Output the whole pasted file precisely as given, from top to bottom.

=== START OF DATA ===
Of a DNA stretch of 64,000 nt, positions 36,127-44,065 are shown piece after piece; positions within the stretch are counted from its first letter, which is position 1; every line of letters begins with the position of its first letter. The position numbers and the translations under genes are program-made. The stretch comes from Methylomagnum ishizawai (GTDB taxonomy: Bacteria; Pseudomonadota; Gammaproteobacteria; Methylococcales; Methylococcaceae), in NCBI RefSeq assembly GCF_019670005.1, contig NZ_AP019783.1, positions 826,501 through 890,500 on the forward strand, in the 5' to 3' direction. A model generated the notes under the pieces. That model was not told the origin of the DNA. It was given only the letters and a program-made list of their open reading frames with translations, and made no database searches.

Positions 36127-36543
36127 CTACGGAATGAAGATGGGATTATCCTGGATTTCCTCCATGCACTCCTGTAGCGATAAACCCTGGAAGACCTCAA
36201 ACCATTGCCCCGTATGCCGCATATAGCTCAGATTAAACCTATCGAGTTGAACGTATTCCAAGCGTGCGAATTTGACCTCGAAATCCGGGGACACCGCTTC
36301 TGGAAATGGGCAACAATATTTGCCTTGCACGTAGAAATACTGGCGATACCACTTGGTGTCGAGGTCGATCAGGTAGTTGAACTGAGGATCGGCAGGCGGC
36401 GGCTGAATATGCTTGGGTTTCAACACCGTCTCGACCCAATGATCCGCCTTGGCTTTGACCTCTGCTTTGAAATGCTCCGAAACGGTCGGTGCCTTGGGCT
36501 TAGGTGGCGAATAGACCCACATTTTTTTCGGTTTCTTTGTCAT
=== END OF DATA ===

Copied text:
Of a DNA stretch of 64,000 nt, positions 36,127-44,065 are shown piece after piece; positions within the stretch are counted from its first letter, which is position 1; every line of letters begins with the position of its first letter. The position numbers and the translations under genes are program-made. The stretch comes from Methylomagnum ishizawai (GTDB taxonomy: Bacteria; Pseudomonadota; Gammaproteobacteria; Methylococcales; Methylococcaceae), in NCBI RefSeq assembly GCF_019670005.1, contig NZ_AP019783.1, positions 826,501 through 890,500 on the forward strand, in the 5' to 3' direction. A model generated the notes under the pieces. That model was not told the origin of the DNA. It was given only the letters and a program-made list of their open reading frames with translations, and made no database searches.

Positions 36127-36543
36127 CTACGGAATGAAGATGGGATTATCCTGGATTTCCTCCATGCACTCCTGTAGCGATAAACCCTGGAAGACCTCAA
36201 ACCATTGCCCCGTATGCCGCATATAGCTCAGATTAAACCTATCGAGTTGAACGTATTCCAAGCGTGCGAATTTGACCTCGAAATCCGGGGACACCGCTTC
36301 TGGAAATGGGCAACAATATTTGCCTTGCACGTAGAAATACTGGCGATACCACTTGGTGTCGAGGTCGATCAGGTAGTTGAACTGAGGATCGGCAGGCGGC
36401 GGCTGAATATGCTTGGGTTTCAACACCGTCTCGACCCAATGATCCGCCTTGGCTTTGACCTCTGCTTTGAAATGCTCCGAAACGGTCGGTGCCTTGGGCT
36501 TAGGTGGCGAATAGACCCACATTTTTTTCGGTTTCTTTGTCAT